Metabolic Bone Disease, Calcium and Vitamin D3


Metaboilic Bone Disease (hypocalcemia ) is defined as "an absolute decrease in total bone mass". In general terms it is the "borrowing" of calcium from the bones to ensure the correct amount is found in the cells and blood. i.e. the bones of the animal are used as a calcium store.
Only 1% of calcium is found outside the bones but this 1% is essential for muscle contraction (such as the heartbeat), nerve function, blood clotting, metabolic functions and enzyme activity.
This removal of calcium from the bones without replacement causes weak and brittle bones and fractures are commonplace. Eventually if the calcium deficit is not reversed the disease is fatal.

MBD is generally caused by insufficient calcium levels (or wrong form of calcium) in the diet, wrong calcium to phosphorus ratio, too much protein in the diet, wrong temperature for digestion, or insufficient UVB to allow synthesis of Vitamin D3 / insufficient vitamin D3 to allow calcium absorption.

Organ dysfunction (Liver and Kidney) is another cause although somewhat rarer than the above.

Another form of hypocalcemia sometimes occurs in gravid female chameleons. When their eggs pass through the shell gland the calcium requirement is too much or too quick to leach from the bones. This is a very serious condition and one which prevention by feeding a gravid female an especially good diet is better than cure. Note the suggestion to feed well rather than supplement. Too much calcium by supplementation can cause egg binding whereas dietary calcium take up tends to be better regulated by the chameleon.



Visual signs



Early signs can be tongue dysfunction and week grip. Pliable, swollen or more rounded jaw bone - the strong muscles of the lower jaw pull the bone round and gives a shorter appearance. Often the jaw is overshot as a result of this.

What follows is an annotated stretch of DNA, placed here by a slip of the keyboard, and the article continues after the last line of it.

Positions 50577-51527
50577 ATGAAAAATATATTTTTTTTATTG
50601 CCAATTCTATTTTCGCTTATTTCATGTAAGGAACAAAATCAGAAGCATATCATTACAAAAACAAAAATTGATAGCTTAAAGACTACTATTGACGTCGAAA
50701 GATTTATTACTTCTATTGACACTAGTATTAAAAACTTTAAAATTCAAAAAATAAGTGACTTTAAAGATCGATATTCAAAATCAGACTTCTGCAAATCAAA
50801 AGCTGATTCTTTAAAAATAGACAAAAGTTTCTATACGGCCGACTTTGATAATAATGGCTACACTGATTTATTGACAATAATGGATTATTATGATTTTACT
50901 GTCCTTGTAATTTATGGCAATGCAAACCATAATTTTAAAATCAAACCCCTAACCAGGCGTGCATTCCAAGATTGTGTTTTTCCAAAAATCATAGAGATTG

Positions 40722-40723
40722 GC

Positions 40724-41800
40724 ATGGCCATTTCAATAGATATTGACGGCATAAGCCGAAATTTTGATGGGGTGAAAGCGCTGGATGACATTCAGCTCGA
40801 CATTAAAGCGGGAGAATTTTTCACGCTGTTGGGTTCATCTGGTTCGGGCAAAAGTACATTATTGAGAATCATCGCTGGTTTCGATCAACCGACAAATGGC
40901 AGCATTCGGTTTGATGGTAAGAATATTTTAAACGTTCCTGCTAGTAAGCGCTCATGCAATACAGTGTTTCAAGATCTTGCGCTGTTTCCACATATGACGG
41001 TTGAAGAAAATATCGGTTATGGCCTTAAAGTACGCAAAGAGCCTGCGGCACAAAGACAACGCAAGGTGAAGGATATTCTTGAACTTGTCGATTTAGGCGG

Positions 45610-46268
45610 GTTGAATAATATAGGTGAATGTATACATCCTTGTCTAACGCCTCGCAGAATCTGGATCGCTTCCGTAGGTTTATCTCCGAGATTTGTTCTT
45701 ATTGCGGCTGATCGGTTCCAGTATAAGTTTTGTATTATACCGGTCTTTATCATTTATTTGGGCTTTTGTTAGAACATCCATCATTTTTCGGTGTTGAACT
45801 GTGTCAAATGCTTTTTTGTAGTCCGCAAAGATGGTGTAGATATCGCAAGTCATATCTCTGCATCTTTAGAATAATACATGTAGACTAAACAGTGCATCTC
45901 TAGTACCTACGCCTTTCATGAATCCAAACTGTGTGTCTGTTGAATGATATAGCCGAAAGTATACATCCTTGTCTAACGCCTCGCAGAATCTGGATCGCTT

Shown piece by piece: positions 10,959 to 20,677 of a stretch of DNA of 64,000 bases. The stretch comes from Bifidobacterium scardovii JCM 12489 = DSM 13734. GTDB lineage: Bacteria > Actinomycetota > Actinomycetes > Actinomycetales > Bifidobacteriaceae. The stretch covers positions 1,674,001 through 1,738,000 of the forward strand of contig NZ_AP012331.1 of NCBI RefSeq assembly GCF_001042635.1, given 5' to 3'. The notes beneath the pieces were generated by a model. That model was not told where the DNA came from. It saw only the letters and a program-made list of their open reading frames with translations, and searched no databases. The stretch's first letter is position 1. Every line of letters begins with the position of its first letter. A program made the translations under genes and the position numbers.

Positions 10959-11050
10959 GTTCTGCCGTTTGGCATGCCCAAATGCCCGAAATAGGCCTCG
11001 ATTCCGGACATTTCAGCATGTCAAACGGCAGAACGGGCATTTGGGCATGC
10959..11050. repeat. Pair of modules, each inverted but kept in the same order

Limbs are also pliable and/or swollen and may show fractures (often multiple) and/or deformities. Classic signs are the limbs appearing to have an extra joint or irregular swellings. The first is caused by fractures, the second by the body trying to sure up the weakened bone structure with fibrocollagenous connective tissue.

The animal may appear lethargic. Anorexia is common as the jaw becomes too weak to function properly. The animal no longer tries to climb and rests at the bottom of the enclosure. Inability of the limbs to raise the body off the ground is a sign of advanced MBD. The limbs function but without power sufficient to lift or move the body.

Once the calcium levels in the blood drop too low muscle tremors and laboured breathing can be observed. Worryingly it is usually the muscle tremor stage where many keepers notice something is wrong. At this stage "home remedies" should not be tried. A trip to the vets is needed.


If untreated the muscle tremors will eventually lead to cardiac failure and death.



Here is a female Veiled Chameleon with advanced MBD. Note the front legs
are curved. This is caused by multiple breaks. The animal could not support
its own body weight.

Sadly the animal had to be euthanased.


Clinical Tests



X rays can be used to determine bone density and degree of severity of the disease. They can also show if a female is gravid and hence going through the strains of egg production.

Blood serum tests may be miss-leading (often shows all clear) as the reason the calcium is leached from the bone in the first place is to maintain calcium levels within the normal range in the blood (amongst other places).


Calcium / Phosphorous ratio


Phosphorus combines with calcium to form calcium phosphate, which forms the majority of bone in the body.
Ideally a diet should have a calcium:phosphorus ratio of 1:1 to 2:1. Most insects commonly fed to Chameleons are high in phosphorus and low in calcium hence the standard advice that insect prey should regularly be dusted with calcium powder.

Below is a table showing the nutritional contents of commonly available feeder insects kindly supplied by Peregrine Livefoods.

Species
% moisture
% fat
% calcium
% phosphorus
Ca:P ratio
% protein
Mealworm
68
8.5
0.016
0.3
1:19
18.9
Morio 59.8
15.2
0.022
0.21
1:10
19.5
Waxworm
65.1
15.5
0.037
0.19
1:5
15.5
Locust
73.2
5.8
0.035
0.18
1:5
15.9
Banded Cricket
71.8
6.3
0.14
0.22
1:1.5
16.5
Black Cricket
66.7
12.0
0.18
0.22
1:1.2
15.8
Silent Cricket
68.8
9.3
0.17
0.22
1:1.3
16.4
Brown Cricket
70.7
4.4
0.089
0.28
1:3
19.8

Crickets were fed on layers mash and potato. Locusts on cabbage.


Calcium


Chameleons use calcium according to their metabolic rate. Lowland species such as Veileds and Panthers require more calcium than montane species such as Jacksons and Fischers.